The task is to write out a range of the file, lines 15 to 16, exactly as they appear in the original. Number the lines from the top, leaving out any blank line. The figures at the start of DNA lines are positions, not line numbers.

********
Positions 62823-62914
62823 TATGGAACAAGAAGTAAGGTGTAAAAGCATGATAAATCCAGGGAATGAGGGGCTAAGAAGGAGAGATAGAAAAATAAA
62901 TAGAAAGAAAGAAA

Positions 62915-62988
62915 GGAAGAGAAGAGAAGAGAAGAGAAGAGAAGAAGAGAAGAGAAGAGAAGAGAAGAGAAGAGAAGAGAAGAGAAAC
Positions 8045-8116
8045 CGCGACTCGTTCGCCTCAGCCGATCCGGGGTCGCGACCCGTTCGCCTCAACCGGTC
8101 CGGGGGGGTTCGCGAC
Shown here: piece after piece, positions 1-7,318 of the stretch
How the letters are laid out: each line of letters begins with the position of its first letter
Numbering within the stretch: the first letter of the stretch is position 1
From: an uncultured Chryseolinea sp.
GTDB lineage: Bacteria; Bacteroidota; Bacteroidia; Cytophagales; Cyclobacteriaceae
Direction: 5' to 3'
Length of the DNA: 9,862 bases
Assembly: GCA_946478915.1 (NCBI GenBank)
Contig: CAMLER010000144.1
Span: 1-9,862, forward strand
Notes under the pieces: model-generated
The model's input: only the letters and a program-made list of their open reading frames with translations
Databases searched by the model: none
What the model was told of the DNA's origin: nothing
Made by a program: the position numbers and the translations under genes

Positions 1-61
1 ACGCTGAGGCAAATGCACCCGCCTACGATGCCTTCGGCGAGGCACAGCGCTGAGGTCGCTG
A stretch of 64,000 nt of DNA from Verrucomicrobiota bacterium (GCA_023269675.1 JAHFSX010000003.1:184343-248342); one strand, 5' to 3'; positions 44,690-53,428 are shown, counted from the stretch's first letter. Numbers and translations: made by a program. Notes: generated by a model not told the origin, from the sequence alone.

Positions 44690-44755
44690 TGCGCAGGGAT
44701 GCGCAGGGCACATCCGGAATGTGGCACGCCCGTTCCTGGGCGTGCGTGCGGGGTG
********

Length of the DNA: 9,862 bases
Assembly: GCA_946478915.1 (NCBI GenBank)